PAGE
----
The supply chain crunch is starting to threaten holiday shoppers’ wishlists, said financial experts this week.
“There will definitely be weeping children this holiday season,” Joel Bines, the co-head of AlixPartners’ retail consulting practice, told the Financial Times. “Black Friday doesn’t exist; the holiday season doesn’t exist, not as it used to,” he said, adding that the “most in-demand” items will be in short supply due to disruptions.
For months now, supply chains have been slowed down due to shipping bottlenecks and labor shortages in key industries, causing delays. Some analysts expressed concerns that the supply crunch could lead to higher inflation.
As of late Sunday, there were about 60 vessels waiting to offload outside the ports of Los Angeles and Long Beach. Meanwhile, dual energy crises in mainland China and parts of Europe have also triggered shipping slowdowns, analysts have noted.
Per Hong, senior partner at consulting firm Kearney, told CNBC that several Apple Inc. suppliers have suspended operations at their factories in mainland China. And it’s not just Apple products, but the whole electronics industry that will see disruptions.
“While likely to normalize in the longer term, in the immediate near term these power restrictions and production cuts in China we are observing are likely to lead to export price hikes, worsening inflation into the holiday season,” Hong said, noting items such as toys and textiles are also likely to be impacted.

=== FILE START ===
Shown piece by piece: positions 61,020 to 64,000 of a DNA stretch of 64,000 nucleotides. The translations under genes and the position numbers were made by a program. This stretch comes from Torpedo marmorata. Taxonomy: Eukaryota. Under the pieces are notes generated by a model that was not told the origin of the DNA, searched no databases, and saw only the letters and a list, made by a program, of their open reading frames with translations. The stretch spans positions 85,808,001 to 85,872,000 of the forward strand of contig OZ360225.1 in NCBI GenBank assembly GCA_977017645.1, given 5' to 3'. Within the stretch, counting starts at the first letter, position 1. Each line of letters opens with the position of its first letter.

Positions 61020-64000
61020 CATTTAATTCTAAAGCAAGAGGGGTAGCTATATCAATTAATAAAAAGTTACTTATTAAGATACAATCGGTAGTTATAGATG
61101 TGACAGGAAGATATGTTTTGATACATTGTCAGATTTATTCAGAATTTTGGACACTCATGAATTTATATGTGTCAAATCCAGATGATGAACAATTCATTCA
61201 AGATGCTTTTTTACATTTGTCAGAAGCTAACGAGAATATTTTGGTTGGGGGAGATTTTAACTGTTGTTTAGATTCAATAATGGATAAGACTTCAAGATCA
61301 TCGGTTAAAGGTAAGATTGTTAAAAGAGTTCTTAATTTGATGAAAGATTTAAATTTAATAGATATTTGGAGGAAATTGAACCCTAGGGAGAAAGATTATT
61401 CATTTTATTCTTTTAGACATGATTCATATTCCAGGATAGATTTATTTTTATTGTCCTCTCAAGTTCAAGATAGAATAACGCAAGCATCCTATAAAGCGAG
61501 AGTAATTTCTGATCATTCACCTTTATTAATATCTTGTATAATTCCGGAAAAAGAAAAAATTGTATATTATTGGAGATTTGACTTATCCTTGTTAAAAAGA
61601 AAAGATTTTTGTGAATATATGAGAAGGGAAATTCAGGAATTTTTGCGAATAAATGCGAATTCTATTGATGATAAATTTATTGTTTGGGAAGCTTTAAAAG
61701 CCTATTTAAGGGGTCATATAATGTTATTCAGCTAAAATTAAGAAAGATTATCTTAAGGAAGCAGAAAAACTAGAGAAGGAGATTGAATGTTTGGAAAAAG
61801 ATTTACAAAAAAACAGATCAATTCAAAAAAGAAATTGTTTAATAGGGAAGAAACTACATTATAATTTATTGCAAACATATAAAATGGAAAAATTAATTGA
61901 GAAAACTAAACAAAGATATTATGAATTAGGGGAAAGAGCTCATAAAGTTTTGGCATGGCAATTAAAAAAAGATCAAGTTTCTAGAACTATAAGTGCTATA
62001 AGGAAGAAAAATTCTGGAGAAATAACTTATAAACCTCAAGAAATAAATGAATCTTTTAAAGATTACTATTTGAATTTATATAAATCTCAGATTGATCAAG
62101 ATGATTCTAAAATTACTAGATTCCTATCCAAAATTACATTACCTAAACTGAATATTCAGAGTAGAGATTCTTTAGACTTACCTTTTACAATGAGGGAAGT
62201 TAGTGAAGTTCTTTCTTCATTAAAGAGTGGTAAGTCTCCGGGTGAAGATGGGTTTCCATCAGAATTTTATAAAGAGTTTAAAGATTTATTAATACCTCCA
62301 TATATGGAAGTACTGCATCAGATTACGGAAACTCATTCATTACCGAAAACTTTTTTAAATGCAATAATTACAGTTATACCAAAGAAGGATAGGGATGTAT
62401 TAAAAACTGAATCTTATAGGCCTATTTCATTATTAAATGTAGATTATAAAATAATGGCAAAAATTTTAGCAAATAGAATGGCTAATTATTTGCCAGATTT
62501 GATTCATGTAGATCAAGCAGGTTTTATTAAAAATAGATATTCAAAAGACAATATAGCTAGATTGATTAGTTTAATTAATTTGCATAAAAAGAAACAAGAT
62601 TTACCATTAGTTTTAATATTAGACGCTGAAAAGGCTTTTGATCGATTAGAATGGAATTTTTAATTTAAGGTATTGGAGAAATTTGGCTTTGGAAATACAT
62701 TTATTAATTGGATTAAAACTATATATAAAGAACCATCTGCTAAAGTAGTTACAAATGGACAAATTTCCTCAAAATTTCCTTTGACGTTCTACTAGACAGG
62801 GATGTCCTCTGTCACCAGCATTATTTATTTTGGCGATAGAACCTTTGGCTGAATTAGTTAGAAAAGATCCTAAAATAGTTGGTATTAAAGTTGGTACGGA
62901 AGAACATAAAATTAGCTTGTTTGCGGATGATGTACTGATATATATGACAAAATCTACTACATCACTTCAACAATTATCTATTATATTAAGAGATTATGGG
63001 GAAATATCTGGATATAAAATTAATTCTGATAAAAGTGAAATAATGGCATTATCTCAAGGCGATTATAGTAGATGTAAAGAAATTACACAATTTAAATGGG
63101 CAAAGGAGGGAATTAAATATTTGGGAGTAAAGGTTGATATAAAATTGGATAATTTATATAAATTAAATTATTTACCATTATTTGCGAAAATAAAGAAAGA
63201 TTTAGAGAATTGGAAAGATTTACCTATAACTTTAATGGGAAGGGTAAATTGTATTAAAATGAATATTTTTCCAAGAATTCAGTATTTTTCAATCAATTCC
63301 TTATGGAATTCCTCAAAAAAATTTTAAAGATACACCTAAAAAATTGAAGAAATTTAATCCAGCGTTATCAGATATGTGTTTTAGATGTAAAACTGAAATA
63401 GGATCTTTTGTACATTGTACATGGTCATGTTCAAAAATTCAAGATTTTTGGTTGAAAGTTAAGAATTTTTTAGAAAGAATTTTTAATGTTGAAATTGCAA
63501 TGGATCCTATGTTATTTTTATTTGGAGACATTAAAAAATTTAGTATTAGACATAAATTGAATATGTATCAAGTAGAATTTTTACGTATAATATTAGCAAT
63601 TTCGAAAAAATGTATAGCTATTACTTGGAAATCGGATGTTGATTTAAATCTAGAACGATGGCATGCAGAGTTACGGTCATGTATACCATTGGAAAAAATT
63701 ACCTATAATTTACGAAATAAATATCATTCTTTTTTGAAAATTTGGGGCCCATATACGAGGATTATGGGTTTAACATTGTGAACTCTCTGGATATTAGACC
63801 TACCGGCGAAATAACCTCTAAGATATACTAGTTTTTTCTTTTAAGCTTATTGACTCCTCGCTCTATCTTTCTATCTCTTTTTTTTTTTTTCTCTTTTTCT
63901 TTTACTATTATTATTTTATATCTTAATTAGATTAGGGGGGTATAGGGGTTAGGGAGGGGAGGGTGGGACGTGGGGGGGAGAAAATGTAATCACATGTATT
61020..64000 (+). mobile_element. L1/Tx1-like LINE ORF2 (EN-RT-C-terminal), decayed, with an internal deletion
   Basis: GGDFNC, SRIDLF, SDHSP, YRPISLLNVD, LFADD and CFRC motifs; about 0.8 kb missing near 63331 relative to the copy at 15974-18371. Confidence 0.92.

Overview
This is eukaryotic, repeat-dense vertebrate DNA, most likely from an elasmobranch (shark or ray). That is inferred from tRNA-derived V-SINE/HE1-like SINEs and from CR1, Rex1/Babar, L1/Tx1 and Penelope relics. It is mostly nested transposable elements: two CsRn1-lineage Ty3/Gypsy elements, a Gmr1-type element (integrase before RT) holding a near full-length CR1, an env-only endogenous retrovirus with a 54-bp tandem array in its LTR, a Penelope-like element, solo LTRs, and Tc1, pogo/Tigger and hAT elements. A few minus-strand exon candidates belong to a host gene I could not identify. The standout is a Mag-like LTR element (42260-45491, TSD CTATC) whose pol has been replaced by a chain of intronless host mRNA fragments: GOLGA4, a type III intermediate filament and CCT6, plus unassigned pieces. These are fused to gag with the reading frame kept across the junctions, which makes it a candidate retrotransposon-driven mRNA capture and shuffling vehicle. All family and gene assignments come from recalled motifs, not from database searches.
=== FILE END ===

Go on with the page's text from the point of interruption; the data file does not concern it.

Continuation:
Gareth Leather, senior Asia economist at Capital Economics, added to the news outlet that factory shutdowns and worker shortages in Vietnam and other Southeast Asian countries will create “significant short-term disruption.”
Overall, “there will be some shortages on specific products over the holiday season,” Seckin Ozkul, from the University of South Florida’s Supply Chain Innovation Lab, said in a recent interview. “So, if consumers know what they want to buy for their loved ones for the holiday season, now is a good time to act on it.”
Savita Subramanian of Merrill Lynch Japan Equity and Quantitative Strategy Responsibility told Reuters that a potential holiday shortage is connected to the COVID-19 pandemic.
“COVID-related supply chain problems extend beyond consumer goods, and it’s easy to find long-term signs of global friction,” Subramanian said in reference to stocking items on shelves early enough.
And as a result, some retailers are trying to keep shelves stocked early during the holiday season.
“We already had Halloween early,” said Lowe’s CFO David Denton, according to RetailDive. “If we look at the Christmas holiday, that is coming in earlier than we originally planned last year.”